I read it nearly a year ago when I was published in the UK, and now that it's arrived here, it seems a good occasion to try to bring new readers to the series. I've written about the first four books before, and in particular about their elegant, memorable, witty prose and St. Aubyn's viciously sharp satire. These are not comfortable books--the portrait of drug addiction is truly horrific at times--but they're also incredibly smart and perceptive about human life and failings. In a post about the first four books, I wrote,
There is a payoff, of sorts, for being willing to stomach the darkness of the first couple of novels, as in the most recent two we see Patrick—by no means free of his inherited demons—actively trying to become a better, more complete person, a person he would not instinctively loathe. Aside from the sharpness of the writing, that desire for self-understanding is the real reason to read these St. Aubyn novels. We get a sense, not just from Patrick but from other characters as well, of a real mind sifting through its impressions, feelings, and thoughts in a constant effort to understand itself, make its way forward, and both accept and rein in its worst impulses.At Last holds true to its predecessors and carries that effort forward. I made the mistake of not making notes when I read it but Sam Sacks in the Wall Street Journal offers a good summary--along with an argument for the value of the whole series. What has stayed with me is the modest sense of hard-won, and still quite fragile, peace that Patrick Melrose has managed to achieve by the end of this fifth book. As Sam Sacks put it at the start of his review, "Patrick Melrose has survived. It was never a sure thing." After a lifetime that started with abuse, then slid into addiction and self-destruction, At Last finds him making what feels like the first truly substantial steps towards something that might be called a real recovery, and it's incredibly moving.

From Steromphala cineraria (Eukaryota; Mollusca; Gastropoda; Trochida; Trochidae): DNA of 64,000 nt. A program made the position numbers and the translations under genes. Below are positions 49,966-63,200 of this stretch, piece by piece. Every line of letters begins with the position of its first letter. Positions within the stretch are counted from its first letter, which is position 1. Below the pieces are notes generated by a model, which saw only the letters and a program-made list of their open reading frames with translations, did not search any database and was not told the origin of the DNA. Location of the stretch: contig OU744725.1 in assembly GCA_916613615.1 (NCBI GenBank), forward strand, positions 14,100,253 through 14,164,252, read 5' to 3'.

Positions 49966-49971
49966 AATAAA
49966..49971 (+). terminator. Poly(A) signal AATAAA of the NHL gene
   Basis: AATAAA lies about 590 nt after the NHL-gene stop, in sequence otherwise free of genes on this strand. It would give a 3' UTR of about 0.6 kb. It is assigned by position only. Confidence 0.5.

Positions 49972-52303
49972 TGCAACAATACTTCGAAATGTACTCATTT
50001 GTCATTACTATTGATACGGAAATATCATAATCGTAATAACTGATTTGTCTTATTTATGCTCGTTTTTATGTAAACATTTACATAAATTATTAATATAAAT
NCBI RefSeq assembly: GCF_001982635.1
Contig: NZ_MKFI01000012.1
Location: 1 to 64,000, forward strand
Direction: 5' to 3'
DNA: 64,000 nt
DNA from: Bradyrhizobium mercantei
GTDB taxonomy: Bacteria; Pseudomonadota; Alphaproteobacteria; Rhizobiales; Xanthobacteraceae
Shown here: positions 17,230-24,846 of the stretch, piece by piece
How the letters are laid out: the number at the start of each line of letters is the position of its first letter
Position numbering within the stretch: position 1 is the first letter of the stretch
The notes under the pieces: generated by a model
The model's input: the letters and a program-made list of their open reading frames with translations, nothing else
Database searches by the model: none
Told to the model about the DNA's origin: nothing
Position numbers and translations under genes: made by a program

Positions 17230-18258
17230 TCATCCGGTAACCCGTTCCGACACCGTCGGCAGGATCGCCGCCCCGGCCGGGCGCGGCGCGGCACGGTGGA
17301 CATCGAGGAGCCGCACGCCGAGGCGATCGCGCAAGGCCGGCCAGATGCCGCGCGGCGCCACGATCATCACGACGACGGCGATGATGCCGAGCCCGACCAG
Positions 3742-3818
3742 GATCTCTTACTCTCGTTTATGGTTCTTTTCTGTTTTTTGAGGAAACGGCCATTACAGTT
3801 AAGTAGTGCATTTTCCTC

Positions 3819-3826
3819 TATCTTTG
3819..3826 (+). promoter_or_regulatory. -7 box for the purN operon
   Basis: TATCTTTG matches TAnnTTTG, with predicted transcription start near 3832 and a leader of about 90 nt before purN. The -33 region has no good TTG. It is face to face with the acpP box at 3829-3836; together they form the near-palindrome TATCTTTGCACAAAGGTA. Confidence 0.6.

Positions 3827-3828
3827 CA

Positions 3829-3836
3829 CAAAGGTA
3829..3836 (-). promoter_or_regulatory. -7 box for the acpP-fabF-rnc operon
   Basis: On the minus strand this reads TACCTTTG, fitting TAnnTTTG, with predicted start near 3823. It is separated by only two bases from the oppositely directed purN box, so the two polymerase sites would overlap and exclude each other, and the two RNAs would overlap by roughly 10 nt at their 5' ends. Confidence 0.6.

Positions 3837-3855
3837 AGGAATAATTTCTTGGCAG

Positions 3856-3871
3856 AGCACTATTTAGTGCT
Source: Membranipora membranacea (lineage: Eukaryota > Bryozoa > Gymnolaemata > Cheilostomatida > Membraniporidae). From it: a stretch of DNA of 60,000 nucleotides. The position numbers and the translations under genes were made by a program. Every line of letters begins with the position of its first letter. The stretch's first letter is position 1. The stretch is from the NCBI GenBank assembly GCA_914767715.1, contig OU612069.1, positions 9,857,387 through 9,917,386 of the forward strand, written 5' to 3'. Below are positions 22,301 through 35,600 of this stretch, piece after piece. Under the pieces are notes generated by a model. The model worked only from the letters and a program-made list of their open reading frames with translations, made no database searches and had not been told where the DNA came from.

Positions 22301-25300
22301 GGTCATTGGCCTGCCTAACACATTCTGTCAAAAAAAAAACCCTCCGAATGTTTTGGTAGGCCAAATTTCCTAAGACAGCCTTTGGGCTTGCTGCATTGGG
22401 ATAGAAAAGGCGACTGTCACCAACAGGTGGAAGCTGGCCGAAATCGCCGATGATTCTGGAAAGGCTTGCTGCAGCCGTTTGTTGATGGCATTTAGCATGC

I'll close with the one passage that I do happen have to hand from At Last because I featured it over at the Annex last spring. It's typically well-written and funny, if a bit goofier than is usual for St. Aubyn:
“Uncle Vlad,” as Nancy called him, had helped to assassinate Rasputin, lending his Imperial revolver to Prince Yusopov for what was supposed to be the final kill, but turned out to be only the middle stage between poisoning the energetic priest with arsenic and drowning him in the Neva. Despite many pleas, the Tsar exiled Vladimir for his part in the assassination, making him miss the Russian Revolution and the chance to get bayoneted, strangled, or shot by Russia’s new Bolshevik masters. Once in exile, Uncle Vlad went on to assassinate himself by drinking twenty-three dry martinis before lunch every day. Thanks to the Russian whimsy of smashing a glass after drinking from it, there was hardly a moment’s silence in the house.Picador has just re-issued the first four books in one volume; you could do worse than spend your week in it, then turn to At Last.